May 22, 2010

Waste Not, Want Not

Thanks to Simon Abrams for requesting that I blog about this one from Nicaragua.

I had spent the better part of the day on the back of a motorcycle as it wound and bounced its way through the mountainous jungles of San Juan del Rio Coco's coffee country. The last farmer's home we visited as the day came to end was this man's. He was sitting in his hammock listening to a soccer game as we pulled up. He had no pretense whatsoever. My arrival and almost immediate photographic activities didn't even get a passing glance from him.

Only after 15 minutes or so did he seem to warm up to the idea that I was genuinely interested in his efforts. Sure enough, once that nut was cracked, it provided almost an hour of him sharing his story, his home, his farm, and his aspirations. He even had me climb up on his roof to shoot the view of his road. He got into it. You can check out other nearby images from the Flickr feed to get a sense of that time together. (Sorry there aren't more there).

This portrait came about because the light that was bouncing around the space just off his porch was so luminous, delicately textured, and otherwise monochromatic that I couldn't let it go without putting someone in there. He was the obvious choice.

For the first few shots he stood close to the wall and I wasn't feeling it. I asked him to step closer and as he did, he also relaxed his stance. I made a dozen shots in about a minute and felt that was sufficient. I knew my own enthusiasm wouldn't abate but politeness dictated I stop. At one point some chickens ran into a few frames but I opted for the less distracting composition.

There ain't a stich of retouching or a lick of Photoshop on this shot. That's increasingly my M.O. I recommend it.

Make pictures and don't let good light go to waste.

May 02, 2010

Two Che (By Request)

I'd been riding in the back of a pick-up for the better part of two hours when we returned to Jinotega, Nicaragua to run some errands. We'd picked up large bunches of plantains and were delivering them to folks. As the day turned to night I was excited to see what pictures could be made in drive-by mode. I love this time of day when the ambient natural light is equal to that produced by artificial sources. Arguably, it's my favorite time of the day and it's as fleeting as morning dew (or a coffee flower in full bloom).

As we turned around on this street, I saw the sunset, the Che stencil, and pink hues shared by both. I fumbled to switch cameras. I had been holding my D3x with the 50mm and needed my D3 with the 24mm. I lost a second or two in the transition and as a result lost some proximity to the building as we pulled away. I snapped two shots as quickly as my finger allowed and chimped the results with satisfaction.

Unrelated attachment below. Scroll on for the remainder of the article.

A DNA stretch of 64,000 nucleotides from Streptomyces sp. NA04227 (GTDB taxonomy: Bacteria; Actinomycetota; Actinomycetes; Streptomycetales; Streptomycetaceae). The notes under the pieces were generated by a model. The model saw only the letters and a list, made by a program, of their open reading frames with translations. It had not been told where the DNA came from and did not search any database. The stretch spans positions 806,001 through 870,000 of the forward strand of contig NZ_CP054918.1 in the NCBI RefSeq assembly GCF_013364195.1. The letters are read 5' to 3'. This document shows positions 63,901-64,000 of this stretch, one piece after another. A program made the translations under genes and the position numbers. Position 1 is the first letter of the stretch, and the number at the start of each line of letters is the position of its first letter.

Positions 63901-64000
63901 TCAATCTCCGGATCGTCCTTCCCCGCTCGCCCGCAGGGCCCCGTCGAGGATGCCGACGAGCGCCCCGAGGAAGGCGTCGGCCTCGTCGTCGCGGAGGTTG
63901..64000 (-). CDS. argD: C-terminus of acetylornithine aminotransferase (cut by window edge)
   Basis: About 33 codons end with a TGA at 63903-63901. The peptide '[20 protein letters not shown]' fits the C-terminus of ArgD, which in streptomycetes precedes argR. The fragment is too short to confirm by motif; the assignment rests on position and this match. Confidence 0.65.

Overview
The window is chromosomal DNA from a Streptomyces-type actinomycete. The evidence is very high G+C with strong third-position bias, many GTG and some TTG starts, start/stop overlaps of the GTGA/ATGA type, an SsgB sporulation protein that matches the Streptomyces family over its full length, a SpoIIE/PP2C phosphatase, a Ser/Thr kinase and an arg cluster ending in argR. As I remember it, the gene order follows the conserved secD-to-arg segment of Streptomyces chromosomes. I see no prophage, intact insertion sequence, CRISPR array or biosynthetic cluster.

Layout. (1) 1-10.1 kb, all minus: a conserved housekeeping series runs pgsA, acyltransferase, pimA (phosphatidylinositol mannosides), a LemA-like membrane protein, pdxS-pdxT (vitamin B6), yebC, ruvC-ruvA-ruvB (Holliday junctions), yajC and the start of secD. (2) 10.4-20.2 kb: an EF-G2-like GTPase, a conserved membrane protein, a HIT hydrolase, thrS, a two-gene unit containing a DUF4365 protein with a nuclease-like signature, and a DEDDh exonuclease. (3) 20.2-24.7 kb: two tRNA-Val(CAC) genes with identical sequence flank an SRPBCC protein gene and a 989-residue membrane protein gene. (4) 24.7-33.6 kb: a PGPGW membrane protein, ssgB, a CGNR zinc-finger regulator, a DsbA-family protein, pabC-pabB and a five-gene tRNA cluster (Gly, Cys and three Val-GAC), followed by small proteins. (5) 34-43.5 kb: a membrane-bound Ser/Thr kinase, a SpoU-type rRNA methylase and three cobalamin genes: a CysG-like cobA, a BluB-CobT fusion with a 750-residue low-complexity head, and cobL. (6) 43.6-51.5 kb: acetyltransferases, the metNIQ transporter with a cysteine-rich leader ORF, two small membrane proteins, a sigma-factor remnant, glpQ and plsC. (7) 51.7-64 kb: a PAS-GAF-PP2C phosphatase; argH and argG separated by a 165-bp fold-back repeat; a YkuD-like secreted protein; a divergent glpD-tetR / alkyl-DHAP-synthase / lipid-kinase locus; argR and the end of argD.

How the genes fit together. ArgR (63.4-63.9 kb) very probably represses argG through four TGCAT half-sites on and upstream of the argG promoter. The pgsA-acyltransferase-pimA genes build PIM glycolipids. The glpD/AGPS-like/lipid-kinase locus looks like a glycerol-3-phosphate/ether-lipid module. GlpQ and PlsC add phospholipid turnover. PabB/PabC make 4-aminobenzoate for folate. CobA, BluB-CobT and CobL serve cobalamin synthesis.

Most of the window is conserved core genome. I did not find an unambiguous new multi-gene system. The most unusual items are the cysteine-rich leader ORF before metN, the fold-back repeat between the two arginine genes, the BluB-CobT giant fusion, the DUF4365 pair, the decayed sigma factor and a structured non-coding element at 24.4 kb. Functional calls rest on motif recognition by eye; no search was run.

Lightroom allowed me to reduce some contrast, do a little burning and dodging, and otherwise mimic ol' darkroom efforts and share it as is.

I like this shot too. It's got a subtle reference to place with a mood to match. And considering it's not exactly made under ideal conditions, standing in the back of a moving pick-up, I can imagine making a better shot one day. It's a little like golf, part of what keeps you playing is the potential to do better next time. Photography is the ultimate live-and-learn art form.

Make pictures.

May 01, 2010

Snap Inspection (By Request)

This shot is more fun to see with a little hindsight. At the moment of making it, I was concerned to have decent hand positions and a shutter speed that would speak to the task at hand (which was removing defects from the passing green coffee). It became obvious shortly thereafter that the clinical face-mask hair-net stuff was just for me, the visiting photographer.

Sometimes I forget that I represent something more than just a curious artist. In this case, I was something akin to an inspector. The Honduran co-op leaders knew that my visit was official enough that they needed to play by the book and that book apparently requires these women to cover their hair and faces, which is idiotic considering their role in the process is to remove defects and foreign objects. Whatever.

All I know is that after a few shots of their efforts, I was frustrated with not being able to see their faces and asked my watchful male guides if they could remove their masks so I could see some smiles. They obliged and the women whipped those masks off faster than you know. It was then that I realized the ruse. They were as uncomfortable wearing that stuff as I was trying to make decent human pictures.

What else was being faked for me? I did a quick review and came up with nothing but it was instructive. I'd be on guard for the future and remind leaders that I don't care about silly rules or small lapses in protocol. I care about people.

And if anyone is concerned about germs here, they need to relax. This is green coffee being touched by bare hands (there's no requirement for gloves) many weeks before it makes it to any roaster where it'll be "cooked" for at least 12 minutes, repacked, shipped, etc. You should be more concerned about the herbicides, pesticides and general poor soil quality of non-organic coffee long before any hygienic performance art.

Make pictures.